In the absence of ultrasound, renal biopsies may be obtained laparoscopically, or surgically using keyhole, paralumbar or ventral abdominal approaches. These techniques offer the advantages of better visualization of the biopsy site, larger sample sizes, and better control of local hemorrhage. They carry the attendant risks of a more prolonged anesthetic period and usual risks of surgery. In the author's practice, obtaining biopsies by any of these methods would also incur a greater expense for the client.
Biopsies are submitted for histopathological examination. Once a histological diagnosis of GN has been made, the role of immune-complexes in the glomerular injury can potentially be established by requesting that the samples be immunohistochemically stained for immunoglobulin and complement. Detection of either or both of these molecules could suggest, though is not absolutely diagnostic of, immune-mediated injury. The author is not aware, however, of clinical data that would yet indicate that information derived from immunohistochemical staining has any prognostic significance or influences the course of therapy in patients with histologically-confirmed GN.
Management of Patients with PLN
The principle aspects of therapy for patients with protein-losing glomerular diseases are to identify and treat underlying causes, reduce proteinuria, control peripheral edema and ascites, prevent the consequences of a hypercoagulable state and manage progressive renal dysfunction.
Identification of underlying causes of PLN begins with a history and physical examination. Serologic assays for infectious or immune-mediated disease may become part of the diagnostic data base. Abdominal radiographs or ultrasound can identify diseases in the abdominal cavity. Thoracic radiographs should be strongly considered as part of the diagnostic package in the hunt for predisposing diseases, even in patient with no clinical signs of respiratory disease.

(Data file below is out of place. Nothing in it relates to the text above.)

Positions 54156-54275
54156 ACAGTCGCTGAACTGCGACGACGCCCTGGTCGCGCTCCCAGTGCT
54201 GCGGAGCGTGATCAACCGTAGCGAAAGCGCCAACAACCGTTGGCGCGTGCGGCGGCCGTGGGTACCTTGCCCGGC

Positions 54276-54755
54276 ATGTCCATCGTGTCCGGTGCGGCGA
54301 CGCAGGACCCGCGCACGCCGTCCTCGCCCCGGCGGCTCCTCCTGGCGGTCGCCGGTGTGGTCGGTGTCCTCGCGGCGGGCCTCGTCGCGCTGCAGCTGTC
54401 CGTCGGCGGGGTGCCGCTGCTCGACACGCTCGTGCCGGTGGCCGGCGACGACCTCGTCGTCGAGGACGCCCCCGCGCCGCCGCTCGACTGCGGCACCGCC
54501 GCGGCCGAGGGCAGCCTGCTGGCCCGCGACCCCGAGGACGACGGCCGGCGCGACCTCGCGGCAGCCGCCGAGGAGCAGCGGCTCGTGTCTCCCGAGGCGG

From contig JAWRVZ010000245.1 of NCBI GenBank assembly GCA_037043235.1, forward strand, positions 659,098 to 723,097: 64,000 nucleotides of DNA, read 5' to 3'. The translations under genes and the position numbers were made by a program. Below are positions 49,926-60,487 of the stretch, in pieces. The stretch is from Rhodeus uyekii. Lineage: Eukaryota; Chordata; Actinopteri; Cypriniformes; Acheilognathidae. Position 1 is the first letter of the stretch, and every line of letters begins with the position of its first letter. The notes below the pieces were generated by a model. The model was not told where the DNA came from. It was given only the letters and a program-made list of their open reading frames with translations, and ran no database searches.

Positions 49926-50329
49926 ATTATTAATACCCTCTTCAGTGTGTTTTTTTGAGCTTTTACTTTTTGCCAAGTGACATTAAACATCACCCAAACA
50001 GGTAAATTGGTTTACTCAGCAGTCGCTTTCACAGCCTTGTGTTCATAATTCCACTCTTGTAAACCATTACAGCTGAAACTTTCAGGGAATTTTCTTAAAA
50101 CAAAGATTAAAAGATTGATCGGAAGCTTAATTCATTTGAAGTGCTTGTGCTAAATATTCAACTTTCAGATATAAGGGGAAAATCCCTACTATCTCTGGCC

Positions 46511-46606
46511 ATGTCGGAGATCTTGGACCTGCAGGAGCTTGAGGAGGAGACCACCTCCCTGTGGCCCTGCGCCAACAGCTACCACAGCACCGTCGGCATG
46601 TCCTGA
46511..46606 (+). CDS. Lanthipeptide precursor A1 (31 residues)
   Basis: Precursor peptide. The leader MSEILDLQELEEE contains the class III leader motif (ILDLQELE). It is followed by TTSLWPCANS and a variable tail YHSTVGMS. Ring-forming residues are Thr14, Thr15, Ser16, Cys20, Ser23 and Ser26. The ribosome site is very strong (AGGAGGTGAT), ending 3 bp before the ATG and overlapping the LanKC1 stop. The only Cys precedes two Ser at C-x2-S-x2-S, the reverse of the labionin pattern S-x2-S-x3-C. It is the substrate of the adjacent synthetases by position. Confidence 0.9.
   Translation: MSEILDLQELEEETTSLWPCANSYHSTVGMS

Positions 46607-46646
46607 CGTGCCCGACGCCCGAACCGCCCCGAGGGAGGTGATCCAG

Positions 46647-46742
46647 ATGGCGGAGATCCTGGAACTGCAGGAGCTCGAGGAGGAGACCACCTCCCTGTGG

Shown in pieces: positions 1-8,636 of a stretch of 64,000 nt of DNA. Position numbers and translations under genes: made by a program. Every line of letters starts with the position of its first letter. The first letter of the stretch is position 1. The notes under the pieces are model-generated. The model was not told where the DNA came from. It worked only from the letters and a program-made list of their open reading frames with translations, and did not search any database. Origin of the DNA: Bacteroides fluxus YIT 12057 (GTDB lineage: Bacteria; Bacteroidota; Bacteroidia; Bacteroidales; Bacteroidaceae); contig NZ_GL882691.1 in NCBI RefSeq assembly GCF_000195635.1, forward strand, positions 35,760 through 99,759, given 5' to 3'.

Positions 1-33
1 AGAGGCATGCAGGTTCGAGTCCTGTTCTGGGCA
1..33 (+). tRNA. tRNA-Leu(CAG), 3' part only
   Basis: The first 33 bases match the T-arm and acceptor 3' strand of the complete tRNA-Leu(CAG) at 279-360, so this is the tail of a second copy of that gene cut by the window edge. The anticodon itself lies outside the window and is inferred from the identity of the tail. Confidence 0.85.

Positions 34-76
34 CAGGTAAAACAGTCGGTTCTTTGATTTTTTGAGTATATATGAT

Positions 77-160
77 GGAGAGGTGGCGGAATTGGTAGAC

To reduce proteinuria, control of dietary intake of protein and administration of drugs that reduce renal protein loss are key. Restriction of dietary protein intake may also be important in slowing the progressive glomerular injury that occurs in animals with PLN. Suggestions for dietary protein content for dogs are 14-20% total protein on a dry matter basis (2-3 g/kg/day); for cats, protein should be 28-32% on a dry matter basis (4 g/kg/day). Protein should be highly digestible to minimize hepatic urea formation and workload on the kidneys to excrete nitrogenous wastes. Patients should be monitored to assure that protein restriction does not lead to protein-malnourishment as evidenced by decreasing serum albumin concentrations in the face of decreasing UP/C, or sudden exacerbations of weight loss.